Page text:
Rocket Internet – Clone Factory or Execution Champion?

by Paul Chong

Last Thursday, Oliver Samwer, co-founder of Rocket Internet, visited HBS campus with the purpose of luring talented MBAs away from traditional careers in consulting and banking, and instead, join one of his many internet startups around the world. In the lecture theatre, it was standing-room only, with over a hundred students packing in to hear Oliver speak. After a thirty minute rant, Oliver openly took questions from the audience. Despite the constant barrage that Rocket has recently received in the media, it was difficult not to feel at least some respect for the achievements Rocket has made over the last five years.

To understand the furor and attention that Rocket has attracted, it is important to first understand its business model. From its website, Rocket is a self-proclaimed VC fund; but that doesn’t quite capture the full gambit of its activities. Perhaps more accurately, Rocket could be described as an execution machine, dealing in business model arbitrage across geographies. Others might describe it more succinctly as a factory that produces startup clones in new markets. At its core, Rocket appears to take the latest internet craze, typically from the US, replant the idea in a new geographic market, and provide the funding and support that enables the idea to scale rapidly.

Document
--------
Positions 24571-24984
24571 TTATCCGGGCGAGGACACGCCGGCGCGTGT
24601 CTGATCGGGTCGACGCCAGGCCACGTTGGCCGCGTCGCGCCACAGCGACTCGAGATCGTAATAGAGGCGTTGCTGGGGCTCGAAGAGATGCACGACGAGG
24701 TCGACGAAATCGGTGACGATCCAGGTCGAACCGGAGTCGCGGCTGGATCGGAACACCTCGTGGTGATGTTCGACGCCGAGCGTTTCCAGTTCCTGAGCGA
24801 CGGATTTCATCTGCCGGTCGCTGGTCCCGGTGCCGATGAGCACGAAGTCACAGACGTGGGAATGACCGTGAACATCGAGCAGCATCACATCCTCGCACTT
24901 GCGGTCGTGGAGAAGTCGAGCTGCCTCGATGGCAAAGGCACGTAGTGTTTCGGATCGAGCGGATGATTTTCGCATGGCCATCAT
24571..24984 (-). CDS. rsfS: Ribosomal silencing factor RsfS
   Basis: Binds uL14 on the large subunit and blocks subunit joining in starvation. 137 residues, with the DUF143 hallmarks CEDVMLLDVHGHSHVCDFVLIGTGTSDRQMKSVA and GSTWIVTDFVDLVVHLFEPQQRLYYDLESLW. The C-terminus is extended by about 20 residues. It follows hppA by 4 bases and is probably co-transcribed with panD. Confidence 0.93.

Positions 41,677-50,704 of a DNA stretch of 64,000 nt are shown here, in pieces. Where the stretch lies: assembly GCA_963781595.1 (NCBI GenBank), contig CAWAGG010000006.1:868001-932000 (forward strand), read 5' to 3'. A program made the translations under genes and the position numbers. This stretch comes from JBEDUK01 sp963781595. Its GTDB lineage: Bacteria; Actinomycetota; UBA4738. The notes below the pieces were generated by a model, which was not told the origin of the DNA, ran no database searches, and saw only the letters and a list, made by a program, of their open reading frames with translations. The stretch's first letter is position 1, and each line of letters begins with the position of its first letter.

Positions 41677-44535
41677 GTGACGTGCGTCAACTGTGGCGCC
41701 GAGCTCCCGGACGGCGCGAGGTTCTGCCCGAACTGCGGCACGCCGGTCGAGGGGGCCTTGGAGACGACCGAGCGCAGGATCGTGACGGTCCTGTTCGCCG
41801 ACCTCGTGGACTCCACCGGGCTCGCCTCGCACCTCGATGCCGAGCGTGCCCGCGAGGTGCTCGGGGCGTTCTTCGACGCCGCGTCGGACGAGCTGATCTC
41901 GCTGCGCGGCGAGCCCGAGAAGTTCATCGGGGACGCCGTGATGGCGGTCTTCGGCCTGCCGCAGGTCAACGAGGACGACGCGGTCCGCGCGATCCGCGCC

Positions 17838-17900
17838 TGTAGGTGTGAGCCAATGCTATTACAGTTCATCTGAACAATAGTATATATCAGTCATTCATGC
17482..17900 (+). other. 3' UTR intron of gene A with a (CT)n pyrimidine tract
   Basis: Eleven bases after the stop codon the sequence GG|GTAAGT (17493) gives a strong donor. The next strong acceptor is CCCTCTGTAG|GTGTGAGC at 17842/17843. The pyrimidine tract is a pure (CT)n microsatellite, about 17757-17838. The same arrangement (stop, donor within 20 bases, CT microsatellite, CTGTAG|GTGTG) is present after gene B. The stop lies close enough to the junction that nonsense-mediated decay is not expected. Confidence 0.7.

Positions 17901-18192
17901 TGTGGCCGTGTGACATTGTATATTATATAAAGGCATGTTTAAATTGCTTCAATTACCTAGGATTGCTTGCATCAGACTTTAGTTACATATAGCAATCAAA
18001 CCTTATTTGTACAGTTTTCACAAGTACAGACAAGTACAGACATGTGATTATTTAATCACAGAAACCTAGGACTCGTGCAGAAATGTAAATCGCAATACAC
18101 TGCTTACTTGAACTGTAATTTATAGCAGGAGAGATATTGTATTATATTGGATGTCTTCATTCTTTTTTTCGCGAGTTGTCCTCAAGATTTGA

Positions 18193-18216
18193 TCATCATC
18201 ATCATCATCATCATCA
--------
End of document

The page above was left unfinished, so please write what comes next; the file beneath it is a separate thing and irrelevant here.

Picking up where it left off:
Based on Rocket’s business model, it’s not surprising that many innovation purists have come forth with scathing criticisms. In one recent interview on TechBerlin, Jason Calacanis (its host) derided Rocket as “copycat thieves”, and accused anyone working for Rocket as “selling your soul to the devil”. A bit melodramatic, perhaps, but still a representative illustration of how Rocket has irked many in the global startup community.

Setting aside for a moment what one thinks of replicating startup ideas, it is difficult not to be impressed by the growth and value created by Rocket. From Oliver’s presentation, it appears that Rocket has amassed over one billion dollars in funding, operates in 42 countries, and employs over 20,000 people. This is not to mention the many successful exits (at a strike rate of 80%, apparently) that have create hundreds of millions of dollars for the Samwer brothers and their investors. All of this in only a few short years.

Now, to address the issue of replicating startup ideas: is it that ethically dubious to take other people’s ideas and replicate them in new markets? After all, a key take-away from many entrepreneurial classes at HBS is that ideas are cheap, and good execution is how value is created. Also, how different was it for Google to supplant Yahoo!’s leadership in search engines, well after Yahoo! had defined the basic business model? The tech industry is scattered with similar examples (think, Baidu, Mercado Libre, Living Social, to name but a few).

In my opinion, there are few things to be more respected than risking one’s livelihood in the pursuit of an original idea. However, praise must also be shared with those who execute effectively, and lawfully create value for themselves and their stakeholders. As Oliver put it, “not everyone can come up with the next Facebook . . . but every individual can focus on executing well and create value through doing what he/she is naturally good at”.

Comments and criticisms to this blog post are welcome.